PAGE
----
November 23, 2017
The most dramatic divergence between humans and other primates can be found in the brain, the primary organ that gives our species its identity.

Team constructs whole-brain map of electrical connections key to forming memories

November 22, 2017
A team of neuroscientists at the University of Pennsylvania has constructed the first whole-brain map of electrical connectivity in the brain based on data from nearly 300 neurosurgical patients with electrodes implanted ...

To forget or to remember? Memory depends on subtle brain signals, scientists find

November 22, 2017
The fragrance of hot pumpkin pie can bring back pleasant memories of holidays past, while the scent of an antiseptic hospital room may cause a shudder. The power of odors to activate memories both pleasing and aversive exists ...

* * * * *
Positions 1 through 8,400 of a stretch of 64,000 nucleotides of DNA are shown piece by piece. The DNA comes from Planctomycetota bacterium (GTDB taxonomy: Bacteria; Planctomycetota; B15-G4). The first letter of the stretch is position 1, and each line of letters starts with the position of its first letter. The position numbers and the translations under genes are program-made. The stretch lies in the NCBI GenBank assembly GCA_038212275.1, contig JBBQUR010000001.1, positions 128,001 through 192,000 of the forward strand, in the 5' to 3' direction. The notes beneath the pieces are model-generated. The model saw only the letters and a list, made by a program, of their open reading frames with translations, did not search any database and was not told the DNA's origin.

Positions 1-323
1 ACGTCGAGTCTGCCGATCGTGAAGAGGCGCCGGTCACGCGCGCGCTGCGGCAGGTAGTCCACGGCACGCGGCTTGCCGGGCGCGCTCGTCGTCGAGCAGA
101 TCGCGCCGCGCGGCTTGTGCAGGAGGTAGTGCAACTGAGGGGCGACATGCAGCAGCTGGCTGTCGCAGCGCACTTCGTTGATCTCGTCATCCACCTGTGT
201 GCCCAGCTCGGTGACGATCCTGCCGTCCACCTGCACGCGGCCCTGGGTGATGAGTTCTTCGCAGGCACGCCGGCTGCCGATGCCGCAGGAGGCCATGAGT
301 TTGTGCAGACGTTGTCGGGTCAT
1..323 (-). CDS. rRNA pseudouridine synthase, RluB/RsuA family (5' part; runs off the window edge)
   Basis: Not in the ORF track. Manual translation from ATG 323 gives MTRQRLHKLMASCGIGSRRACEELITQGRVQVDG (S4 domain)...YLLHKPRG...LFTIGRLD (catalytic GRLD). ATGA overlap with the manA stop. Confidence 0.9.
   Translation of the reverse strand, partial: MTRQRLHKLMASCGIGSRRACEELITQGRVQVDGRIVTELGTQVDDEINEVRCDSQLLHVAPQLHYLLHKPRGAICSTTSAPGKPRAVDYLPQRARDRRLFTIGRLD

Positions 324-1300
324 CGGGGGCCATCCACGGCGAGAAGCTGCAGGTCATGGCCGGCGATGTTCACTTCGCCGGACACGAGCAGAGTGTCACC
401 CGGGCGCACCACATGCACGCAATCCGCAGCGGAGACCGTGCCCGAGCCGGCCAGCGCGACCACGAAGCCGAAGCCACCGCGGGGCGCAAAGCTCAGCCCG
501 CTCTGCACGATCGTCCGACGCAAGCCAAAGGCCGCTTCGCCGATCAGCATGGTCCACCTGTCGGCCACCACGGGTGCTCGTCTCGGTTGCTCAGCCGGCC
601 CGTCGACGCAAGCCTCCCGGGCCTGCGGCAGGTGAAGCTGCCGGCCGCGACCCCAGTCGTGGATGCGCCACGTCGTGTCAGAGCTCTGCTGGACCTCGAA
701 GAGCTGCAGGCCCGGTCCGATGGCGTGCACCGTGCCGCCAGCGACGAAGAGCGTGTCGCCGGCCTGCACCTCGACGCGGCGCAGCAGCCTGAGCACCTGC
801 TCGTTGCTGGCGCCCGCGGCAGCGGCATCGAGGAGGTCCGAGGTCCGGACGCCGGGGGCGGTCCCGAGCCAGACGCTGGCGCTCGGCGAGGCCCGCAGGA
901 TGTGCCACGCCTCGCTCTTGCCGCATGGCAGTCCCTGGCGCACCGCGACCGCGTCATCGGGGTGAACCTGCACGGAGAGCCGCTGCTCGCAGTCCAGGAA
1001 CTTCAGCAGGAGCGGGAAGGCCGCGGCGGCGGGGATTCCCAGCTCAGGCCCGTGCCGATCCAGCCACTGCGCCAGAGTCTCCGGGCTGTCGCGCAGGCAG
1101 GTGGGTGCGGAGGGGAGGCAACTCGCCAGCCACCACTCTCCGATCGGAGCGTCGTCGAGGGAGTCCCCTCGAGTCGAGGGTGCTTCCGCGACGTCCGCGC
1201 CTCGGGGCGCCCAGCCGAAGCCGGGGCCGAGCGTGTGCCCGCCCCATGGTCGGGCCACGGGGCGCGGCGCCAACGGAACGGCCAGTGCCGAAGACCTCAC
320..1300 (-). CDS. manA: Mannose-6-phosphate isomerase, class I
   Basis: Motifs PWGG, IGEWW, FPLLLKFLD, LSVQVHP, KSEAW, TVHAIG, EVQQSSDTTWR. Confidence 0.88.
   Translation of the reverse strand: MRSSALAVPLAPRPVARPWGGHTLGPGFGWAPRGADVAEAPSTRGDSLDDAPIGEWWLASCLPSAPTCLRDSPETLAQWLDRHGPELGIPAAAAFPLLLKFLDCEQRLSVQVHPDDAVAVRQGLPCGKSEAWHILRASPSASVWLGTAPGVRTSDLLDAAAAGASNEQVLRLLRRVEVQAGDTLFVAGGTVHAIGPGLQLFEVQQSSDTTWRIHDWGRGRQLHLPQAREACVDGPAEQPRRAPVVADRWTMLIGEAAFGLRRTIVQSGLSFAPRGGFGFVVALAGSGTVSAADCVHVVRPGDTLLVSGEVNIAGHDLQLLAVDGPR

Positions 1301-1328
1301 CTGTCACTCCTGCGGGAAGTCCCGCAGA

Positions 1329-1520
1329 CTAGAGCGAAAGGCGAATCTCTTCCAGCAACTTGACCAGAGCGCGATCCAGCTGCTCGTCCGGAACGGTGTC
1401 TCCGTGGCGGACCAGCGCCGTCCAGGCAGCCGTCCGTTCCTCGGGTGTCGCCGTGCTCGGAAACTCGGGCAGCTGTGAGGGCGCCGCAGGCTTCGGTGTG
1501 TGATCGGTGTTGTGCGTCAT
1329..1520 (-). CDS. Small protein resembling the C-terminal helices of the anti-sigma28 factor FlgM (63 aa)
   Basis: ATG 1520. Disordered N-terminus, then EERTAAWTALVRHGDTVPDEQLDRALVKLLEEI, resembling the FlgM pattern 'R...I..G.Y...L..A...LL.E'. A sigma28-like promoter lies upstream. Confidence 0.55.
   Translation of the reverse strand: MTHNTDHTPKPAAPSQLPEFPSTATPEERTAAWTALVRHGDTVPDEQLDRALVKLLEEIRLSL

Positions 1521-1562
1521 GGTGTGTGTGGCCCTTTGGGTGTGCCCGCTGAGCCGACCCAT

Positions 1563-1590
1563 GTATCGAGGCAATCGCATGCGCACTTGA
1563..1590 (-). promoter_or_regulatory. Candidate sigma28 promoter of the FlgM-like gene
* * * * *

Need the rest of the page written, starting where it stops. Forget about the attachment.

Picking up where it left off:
Pitch imperfect? How the brain decodes pitch may improve cochlear implants

November 22, 2017
Picture yourself with a friend in a crowded restaurant. The din of other diners, the clattering of dishes, the muffled notes of background music, the voice of your friend, not to mention your own – all compete for your ...

New research suggests high-intensity exercise boosts memory

November 22, 2017
The health advantages of high-intensity exercise are widely known but new research from McMaster University points to another major benefit: better memory.

Schizophrenia originates early in pregnancy, 'mini-brain' research suggests

November 20, 2017
Symptoms of schizophrenia usually appear in adolescence or young adulthood, but new research reveals that the brain disease likely begins very early in development, toward the end of the first trimester of pregnancy. The ...

0 comments

Please sign in to add a comment. Registration is free, and takes less than a minute. Read more

Click here to reset your password.
Sign in to get notified via email when new comments are made.